It's a simple thing to say that if a landlord
can't handle the challenges involved in rental property ownership, they should
just get out of the business.
Many do, as they see no point in throwing good money after
bad, so it's either sell the property and recoup what they can, or let the
property deteriorate and risk becoming a 'slum landlord'.
Still others feel driven to maintain their properties for
the sake of providing homes to renters, especially those in the inner city,
because that is where their hearts are. Many of these landlords know that they
won't make a profit until they sell their properties, but they persevere in
spite of it.
Below are some of the
issues faced by landlords. Others will be added as they are raised by our
Many factors threaten the viability of a
landlord's business, including but not limited to the following:
- Frequent, costly property damages: In spite of
careful screening of tenants, many landlords suffer repeated, often extensive
damages to their properties by bad tenants, for which they must pay out of
pocket. The cost of these repairs is often prohibitive, especially for smaller
landlords. Damage deposits are rarely sufficient to cover the cost of repairs.
There are no government programs to assist the property owner in maintaining
his property to accepted standards.
- Abandonment of a property: Tenants will often
abandon a property without proper notice, leaving behind unpaid rent and
utility bills, resulting in further loss of revenue.
punitive and discriminatory billing and collection policies of the City of
Winnipeg Water & Waste Department:
- Unpaid water bills are now the responsibility of the
property owner, even if the account is in the tenant's name. If the landlord
does not pay the account, the amount owing is added to his tax roll, and can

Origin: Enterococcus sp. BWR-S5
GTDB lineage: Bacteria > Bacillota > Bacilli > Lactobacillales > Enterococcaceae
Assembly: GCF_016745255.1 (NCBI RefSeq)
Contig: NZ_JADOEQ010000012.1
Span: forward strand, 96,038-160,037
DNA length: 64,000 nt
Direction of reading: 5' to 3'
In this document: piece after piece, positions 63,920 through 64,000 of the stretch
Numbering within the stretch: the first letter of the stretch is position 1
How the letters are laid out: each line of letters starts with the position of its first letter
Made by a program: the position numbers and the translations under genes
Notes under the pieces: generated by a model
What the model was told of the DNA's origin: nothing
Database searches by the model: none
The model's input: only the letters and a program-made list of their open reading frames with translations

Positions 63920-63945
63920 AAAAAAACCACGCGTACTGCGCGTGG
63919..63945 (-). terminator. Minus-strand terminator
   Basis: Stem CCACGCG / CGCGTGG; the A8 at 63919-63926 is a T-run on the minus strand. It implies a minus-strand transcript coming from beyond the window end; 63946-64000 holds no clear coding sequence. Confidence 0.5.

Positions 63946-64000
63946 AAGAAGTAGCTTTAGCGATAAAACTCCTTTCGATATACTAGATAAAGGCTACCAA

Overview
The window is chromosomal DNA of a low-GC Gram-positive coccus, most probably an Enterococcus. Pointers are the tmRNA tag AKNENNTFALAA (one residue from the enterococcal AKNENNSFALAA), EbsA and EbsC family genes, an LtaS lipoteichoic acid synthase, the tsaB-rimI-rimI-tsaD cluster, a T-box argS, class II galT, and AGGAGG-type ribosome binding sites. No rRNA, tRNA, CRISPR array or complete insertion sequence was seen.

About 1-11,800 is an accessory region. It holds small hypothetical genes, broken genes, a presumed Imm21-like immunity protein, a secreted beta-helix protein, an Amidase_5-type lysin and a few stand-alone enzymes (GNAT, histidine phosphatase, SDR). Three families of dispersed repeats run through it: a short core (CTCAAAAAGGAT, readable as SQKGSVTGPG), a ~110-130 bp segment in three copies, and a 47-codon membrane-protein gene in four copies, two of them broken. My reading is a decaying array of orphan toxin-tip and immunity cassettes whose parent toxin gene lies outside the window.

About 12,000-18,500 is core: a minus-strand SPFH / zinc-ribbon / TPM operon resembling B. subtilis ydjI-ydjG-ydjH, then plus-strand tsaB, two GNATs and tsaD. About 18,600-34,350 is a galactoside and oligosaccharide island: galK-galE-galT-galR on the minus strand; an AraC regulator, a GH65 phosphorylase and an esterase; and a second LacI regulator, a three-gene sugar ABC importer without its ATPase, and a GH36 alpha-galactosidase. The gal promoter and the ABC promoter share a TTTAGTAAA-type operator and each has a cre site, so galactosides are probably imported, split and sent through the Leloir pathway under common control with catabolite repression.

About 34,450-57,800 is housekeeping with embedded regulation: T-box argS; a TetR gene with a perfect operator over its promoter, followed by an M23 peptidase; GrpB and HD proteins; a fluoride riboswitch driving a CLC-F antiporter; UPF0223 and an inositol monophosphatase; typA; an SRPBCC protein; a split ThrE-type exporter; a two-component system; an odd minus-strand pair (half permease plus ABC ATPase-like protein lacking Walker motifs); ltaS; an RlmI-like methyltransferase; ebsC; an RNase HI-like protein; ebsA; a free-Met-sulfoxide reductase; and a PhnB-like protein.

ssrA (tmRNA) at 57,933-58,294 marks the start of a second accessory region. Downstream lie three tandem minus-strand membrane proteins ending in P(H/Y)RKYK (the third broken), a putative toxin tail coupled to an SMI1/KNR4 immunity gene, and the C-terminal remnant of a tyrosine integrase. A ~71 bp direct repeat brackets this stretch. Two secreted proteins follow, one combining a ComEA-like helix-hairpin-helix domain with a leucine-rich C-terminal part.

be withdrawn from his bank account without his knowledge or authorization.
- Because water
bills are issued for three-month periods as opposed to monthly billing, it
is difficult for inner-city tenants to manage a large bill, whereas monthly
billing would make this expense more manageable for tenant and landlord
alike. To compound the problem, Water & Waste billing policy is to wait
anywhere from 40 to 80 days past the due date of the account before they
will notify the landlord of the overdue amount, thereby allowing the bill to
become even higher and more impossible for the tenant to pay.
- Also due to
the quarterly billing for water accounts, it is difficult for landlords to
monitor water use/abuse effectively. One landlord had a tenant move in, run
up a $1000 water/sewer bill in his first three months, and abandon the
property, stealing the washer and dryer in the process. The landlord knew
nothing about the water bill, due to policy-dictated delays in notification
on the part of the Water & Waste Department, and was subsequently forced to
pay the outstanding bill even though the bill was in the tenant's name.
- Landlords are no longer permitted to request that a
tenant's water service cut off for lack of payment. This is left to the
discretion of Water & Waste, and is not always done when it should be.
- Water & Waste has arbitrarily and without
consultation made changes to the legislation that negatively affect the
landlord's bottom line, but will not allow the landlord to revise the leases
of current tenants to adjust for these changes.
- As tenants become aware of these policies, which are
heavily weighted against the landlord, there is even less incentive for the
tenants to pay their water bill, as they know that the landlord will be
forced to to pay it.
- The Water & Waste Department will rarely make the
effort required to collect the debt from its customer, the delinquent
tenant. Rather, they expect the landlord, with his limited resources, to
collect the debt, often suggesting that the landlord use a collection agency
for the purpose. Most collection agencies will not take on these accounts.
This, in spite of the fact that Water & Waste indicates that it has recently
expanded its collection personnel and resources.
- Individual landlords making enquiries about these
policies or seeking assistance with these issues have received conflicting
opinions and responses from staff at both customer service and management
- We are told that Manitoba Hydro is considering
pursuing the same billing and collections policies as those of the Water &
Waste Department. This will further jeopardize the financial viability of
rental property ownership.
Voice for Winnipeg Landlords